Monster movies reigned supreme in the 1950s. When it came time to put butts in seats and cars in drive-ins, producers would throw whatever they could together to crank out a couple of cheap thrills to release as a B-picture. Sometimes this lead to greatness in classics such as I Was A Teenage Werewolf and others it lead to Monster from Green Hell. Recently restored and released on Blu-ray by The Film Detective, is Monster from Green Hell worth a re-appraisal? In short: No.


It’s not great.

Picture and Audio

Do I have to do this?

Extras and Packaging

Like, seriously, no.


Okay, fine. You ever had a book report you really didn’t want to write? That’s how I felt approaching this review. I try my hardest to approach every film on its own merits, look for the good in everything. That’s really hard to do with this release.
Monster from Green Hell spins the cautionary tale of what should happen when man in all his hubris loads a rocket ship up with wasps and launches it into a cloud of cosmic radiation for science. Instead of the customary super stretchy, invisible, and flaming wasps one would expect, what results is instead a race of gigantic mega wasps who make their home in a volcano and threaten the people of Central Africa.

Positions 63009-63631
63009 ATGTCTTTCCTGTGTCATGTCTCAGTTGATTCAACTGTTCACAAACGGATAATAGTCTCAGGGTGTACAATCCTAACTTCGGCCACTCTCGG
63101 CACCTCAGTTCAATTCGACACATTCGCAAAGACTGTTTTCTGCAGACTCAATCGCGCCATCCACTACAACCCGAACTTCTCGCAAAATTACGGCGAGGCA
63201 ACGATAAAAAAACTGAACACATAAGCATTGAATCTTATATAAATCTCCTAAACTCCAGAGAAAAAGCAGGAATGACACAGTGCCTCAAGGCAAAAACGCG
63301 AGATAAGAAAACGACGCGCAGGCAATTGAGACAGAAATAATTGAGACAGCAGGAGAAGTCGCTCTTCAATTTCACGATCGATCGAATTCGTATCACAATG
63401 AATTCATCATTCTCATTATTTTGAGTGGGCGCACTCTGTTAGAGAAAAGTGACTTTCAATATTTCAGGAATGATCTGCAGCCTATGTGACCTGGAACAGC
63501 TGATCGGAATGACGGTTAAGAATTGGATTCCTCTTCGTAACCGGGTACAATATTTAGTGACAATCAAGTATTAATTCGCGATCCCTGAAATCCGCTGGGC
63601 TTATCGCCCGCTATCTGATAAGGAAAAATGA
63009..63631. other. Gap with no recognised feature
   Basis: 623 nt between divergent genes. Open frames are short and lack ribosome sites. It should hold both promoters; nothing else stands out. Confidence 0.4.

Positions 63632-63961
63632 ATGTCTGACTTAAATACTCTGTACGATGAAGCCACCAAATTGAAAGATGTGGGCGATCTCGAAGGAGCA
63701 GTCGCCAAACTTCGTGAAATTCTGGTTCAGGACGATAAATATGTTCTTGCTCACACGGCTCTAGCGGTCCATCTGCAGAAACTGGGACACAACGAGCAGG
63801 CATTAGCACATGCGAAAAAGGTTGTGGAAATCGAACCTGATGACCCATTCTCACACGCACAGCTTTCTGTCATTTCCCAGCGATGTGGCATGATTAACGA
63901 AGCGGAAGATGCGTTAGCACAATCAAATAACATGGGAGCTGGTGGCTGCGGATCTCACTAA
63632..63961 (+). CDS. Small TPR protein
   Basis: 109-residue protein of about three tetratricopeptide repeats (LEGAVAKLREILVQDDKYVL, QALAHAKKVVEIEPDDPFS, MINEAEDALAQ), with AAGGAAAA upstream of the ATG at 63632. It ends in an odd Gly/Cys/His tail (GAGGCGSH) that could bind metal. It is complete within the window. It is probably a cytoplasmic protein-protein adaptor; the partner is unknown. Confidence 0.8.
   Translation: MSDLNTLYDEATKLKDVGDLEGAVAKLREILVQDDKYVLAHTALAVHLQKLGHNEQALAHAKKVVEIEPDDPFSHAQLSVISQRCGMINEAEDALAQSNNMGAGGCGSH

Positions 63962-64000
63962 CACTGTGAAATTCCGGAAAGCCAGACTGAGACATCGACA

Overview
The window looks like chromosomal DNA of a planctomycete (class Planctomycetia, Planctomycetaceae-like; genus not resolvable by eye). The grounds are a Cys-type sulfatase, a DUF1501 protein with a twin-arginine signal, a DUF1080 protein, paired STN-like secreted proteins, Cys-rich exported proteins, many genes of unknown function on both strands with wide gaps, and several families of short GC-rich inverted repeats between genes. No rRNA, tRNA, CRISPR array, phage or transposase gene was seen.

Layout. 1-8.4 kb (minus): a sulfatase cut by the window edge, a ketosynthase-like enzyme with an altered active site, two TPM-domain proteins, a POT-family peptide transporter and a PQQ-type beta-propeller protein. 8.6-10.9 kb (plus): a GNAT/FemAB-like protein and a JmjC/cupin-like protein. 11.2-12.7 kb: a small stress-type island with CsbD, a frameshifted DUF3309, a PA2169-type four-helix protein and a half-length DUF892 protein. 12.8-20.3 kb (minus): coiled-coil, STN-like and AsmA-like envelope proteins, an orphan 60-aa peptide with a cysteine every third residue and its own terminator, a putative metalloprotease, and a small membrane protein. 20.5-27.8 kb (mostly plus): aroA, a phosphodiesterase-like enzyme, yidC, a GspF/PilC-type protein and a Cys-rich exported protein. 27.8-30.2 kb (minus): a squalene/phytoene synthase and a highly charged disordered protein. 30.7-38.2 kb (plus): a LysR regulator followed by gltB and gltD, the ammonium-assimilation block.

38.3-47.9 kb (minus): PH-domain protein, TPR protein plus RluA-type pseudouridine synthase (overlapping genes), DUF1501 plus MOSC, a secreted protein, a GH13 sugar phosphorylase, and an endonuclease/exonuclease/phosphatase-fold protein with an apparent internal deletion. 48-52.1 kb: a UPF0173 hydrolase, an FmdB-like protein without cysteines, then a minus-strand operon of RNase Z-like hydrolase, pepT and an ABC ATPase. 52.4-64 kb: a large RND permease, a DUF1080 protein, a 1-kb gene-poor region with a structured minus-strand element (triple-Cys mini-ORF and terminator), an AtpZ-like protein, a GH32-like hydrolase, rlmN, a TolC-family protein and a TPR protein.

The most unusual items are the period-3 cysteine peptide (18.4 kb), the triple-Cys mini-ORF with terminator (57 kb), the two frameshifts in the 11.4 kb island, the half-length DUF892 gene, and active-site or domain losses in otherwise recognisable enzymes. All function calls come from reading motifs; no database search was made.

As far as cheap thrills go, Monster from Green Hell provides some of the cheapest. Take for instance the fact that the film takes place across Central Africa. This was done specifically because the filmmakers had access to footage from Spencer Tracy’s 1939 film Stanley and Livingstone, making it easy enough to write a story around the existing expedition footage and film new dialogue scenes similar to the Super Sentai to Power Rangers pipeline of the ‘90s.

Then you have the monsters themselves- Stiff wasp puppets, barely capable of movement let alone threatening an entire continent and crudely superimposed over the scenes they’re supposedly attacking. Take these elements, throw in a loose story duct taped together and strung along by constant narration and you have a movie that may best be suited as background noise while you do more important stuff.

Monster from Green Hell is presented with a 4k restoration by The Film Detective and is viewable in either 1.85:1 widescreen or 1.33:1 full screen. The restoration is decent and the black and white tone is consistent throughout. There does happen to be a surprising amount of scratching and debris left but nothing that ruined my viewing. On disc you’ll find a fifteen minute career retrospective on lead actor Jim Davis (no, not the Garfield guy) and a commentary track by comic book artist turned film professor Stephen R Bissette. Included in the clamshell is a booklet featuring an essay Don Stradley that covers mostly the same information found in Bissette’s commentary track. I tend to think of myself as a connoisseur of bad movies. Monster from Green Hell makes the unfortunate error of falling just short of being so-bad-it’s-good and lands with a thud squarely in so-bad-it’s-bad territory. Without much beyond a commentary track to sweeten the deal it becomes hard to find a place for this in my collection let alone recommend to anybody but the most hardcore of 1950’s giant bug movie enthusiasts.

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Jerry Paxton

A long-time fan and reveler of all things Geek, I am also the Editor-in-Chief and Founder of